I've been thinking for a while that geographic information software holds a ton of potential for use in political science research. So much of what we examine in elections or representation or redistricting or almost anything else has a lot to do with geography, but we don't often study things in those terms.
So I was pleased to see that two grad students at the University of Maryland have started using GIS to study party factionalism. Shanna Pearson-Merkowitz and John McTague have a piece in the new SPPQ (subscription req'd) that finds that states with more disperse populations tend to experience more factionalized parties. The argument is that in areas with a centralized population, a party can recruit candidates from just one "farm team" and avoid divisive primaries. However, if a party's voters are scattered over several disparate geographic areas, they'll have multiple farm teams that often do battle in primaries.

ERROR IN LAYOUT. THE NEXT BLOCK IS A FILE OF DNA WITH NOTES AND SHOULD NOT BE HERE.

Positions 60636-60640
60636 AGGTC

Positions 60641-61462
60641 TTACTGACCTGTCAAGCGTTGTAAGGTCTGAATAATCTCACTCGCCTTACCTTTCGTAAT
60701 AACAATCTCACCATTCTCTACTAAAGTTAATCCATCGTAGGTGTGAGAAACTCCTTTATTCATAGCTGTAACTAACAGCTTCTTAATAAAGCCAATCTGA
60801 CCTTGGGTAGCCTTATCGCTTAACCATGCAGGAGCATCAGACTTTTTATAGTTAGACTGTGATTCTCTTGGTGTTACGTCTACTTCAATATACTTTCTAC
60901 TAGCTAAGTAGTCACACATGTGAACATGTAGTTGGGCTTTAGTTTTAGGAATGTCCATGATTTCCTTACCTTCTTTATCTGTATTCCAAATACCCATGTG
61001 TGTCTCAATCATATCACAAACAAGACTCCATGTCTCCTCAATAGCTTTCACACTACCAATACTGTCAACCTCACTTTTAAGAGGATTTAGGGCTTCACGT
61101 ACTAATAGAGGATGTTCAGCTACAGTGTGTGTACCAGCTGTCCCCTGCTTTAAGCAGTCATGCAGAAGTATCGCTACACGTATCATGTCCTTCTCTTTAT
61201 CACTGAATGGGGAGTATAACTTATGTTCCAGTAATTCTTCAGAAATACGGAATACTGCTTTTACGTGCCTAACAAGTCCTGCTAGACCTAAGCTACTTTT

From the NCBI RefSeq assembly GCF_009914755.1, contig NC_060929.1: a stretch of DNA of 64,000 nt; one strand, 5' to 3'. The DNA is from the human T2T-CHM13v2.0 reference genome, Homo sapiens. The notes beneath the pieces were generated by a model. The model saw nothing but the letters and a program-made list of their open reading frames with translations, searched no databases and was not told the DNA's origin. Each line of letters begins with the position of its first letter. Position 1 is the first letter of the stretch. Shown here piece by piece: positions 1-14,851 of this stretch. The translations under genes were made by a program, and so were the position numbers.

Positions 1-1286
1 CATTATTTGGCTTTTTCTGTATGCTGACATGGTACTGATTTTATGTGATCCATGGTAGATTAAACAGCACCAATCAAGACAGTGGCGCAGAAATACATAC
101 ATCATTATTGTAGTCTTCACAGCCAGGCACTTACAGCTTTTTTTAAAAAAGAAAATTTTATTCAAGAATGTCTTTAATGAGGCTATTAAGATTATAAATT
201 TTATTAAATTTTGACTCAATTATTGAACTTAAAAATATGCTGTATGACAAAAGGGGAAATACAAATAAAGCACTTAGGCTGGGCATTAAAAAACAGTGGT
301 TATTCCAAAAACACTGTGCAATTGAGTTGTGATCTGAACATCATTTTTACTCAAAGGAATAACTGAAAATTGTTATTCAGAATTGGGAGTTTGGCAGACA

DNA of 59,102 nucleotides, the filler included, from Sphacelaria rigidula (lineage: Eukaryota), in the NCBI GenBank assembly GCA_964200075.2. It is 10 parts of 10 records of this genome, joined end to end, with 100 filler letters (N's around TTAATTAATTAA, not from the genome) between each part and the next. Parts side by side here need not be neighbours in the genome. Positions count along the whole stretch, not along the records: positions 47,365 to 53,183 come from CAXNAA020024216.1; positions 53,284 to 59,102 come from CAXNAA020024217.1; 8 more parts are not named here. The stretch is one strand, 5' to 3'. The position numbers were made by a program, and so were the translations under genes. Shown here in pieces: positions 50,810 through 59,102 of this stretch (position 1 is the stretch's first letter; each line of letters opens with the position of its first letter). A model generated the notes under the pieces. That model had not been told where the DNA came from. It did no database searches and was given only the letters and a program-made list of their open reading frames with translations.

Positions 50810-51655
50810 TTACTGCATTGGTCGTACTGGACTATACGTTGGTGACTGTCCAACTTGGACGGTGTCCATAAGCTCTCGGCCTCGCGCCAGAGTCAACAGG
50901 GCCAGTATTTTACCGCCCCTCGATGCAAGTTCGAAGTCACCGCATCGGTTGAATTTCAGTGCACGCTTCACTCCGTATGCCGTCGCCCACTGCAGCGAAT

The article includes these nice pictures of the counties that are the sources of electoral strength in each of Florida's parties. Democrats can reach a supermajority by just drawing on eastern counties, but Republicans have to draw from the panhandle, as well, which tends to factionalize the GOP there.